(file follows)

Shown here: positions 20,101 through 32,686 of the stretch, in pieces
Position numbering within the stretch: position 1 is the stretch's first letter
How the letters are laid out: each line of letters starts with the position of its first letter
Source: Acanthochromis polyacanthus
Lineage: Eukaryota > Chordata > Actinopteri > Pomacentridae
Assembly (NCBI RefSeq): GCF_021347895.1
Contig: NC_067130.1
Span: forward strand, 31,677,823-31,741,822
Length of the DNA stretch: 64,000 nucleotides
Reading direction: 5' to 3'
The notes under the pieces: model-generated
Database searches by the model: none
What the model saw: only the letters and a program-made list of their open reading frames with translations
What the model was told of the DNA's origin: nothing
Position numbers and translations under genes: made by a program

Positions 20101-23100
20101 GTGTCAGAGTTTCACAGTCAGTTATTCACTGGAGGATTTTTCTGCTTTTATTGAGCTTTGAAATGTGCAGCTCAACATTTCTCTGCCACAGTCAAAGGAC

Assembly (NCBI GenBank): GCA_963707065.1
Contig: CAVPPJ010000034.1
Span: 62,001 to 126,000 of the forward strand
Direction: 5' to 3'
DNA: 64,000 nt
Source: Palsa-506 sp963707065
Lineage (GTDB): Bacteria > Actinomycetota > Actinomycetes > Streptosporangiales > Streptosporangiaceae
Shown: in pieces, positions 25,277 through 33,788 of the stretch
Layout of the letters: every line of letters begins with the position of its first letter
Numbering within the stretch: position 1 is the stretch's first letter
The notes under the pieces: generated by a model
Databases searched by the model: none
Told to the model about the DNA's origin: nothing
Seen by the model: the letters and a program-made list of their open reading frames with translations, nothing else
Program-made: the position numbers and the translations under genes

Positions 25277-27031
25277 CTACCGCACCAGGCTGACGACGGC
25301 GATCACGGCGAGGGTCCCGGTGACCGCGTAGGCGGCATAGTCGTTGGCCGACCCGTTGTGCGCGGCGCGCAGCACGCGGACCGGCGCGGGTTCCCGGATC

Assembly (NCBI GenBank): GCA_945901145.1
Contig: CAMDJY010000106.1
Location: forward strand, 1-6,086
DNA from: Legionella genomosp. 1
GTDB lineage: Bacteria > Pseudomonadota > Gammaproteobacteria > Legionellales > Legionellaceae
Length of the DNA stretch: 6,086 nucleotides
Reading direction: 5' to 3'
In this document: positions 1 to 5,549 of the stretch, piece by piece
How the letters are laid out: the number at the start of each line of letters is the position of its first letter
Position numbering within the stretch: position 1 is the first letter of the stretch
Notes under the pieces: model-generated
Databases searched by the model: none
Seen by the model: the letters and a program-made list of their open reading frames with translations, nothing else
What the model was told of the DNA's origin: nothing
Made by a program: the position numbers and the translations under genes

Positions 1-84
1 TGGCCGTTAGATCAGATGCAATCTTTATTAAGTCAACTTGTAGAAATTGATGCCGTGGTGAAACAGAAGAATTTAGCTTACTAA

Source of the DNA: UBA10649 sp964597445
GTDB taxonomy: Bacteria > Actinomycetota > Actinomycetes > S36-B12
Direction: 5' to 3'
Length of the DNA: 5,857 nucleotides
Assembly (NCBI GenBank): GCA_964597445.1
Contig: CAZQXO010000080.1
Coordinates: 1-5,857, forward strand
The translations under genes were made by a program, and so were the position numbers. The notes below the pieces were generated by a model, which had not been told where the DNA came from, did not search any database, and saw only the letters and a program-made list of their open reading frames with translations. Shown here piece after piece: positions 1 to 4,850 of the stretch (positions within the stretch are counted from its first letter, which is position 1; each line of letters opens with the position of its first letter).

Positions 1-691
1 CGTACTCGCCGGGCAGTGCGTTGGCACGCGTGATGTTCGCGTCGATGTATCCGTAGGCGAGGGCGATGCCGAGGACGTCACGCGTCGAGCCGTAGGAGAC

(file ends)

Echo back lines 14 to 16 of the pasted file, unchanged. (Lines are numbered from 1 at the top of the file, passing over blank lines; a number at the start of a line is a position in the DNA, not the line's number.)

What the model was told of the DNA's origin: nothing
Position numbers and translations under genes: made by a program

Positions 20101-23100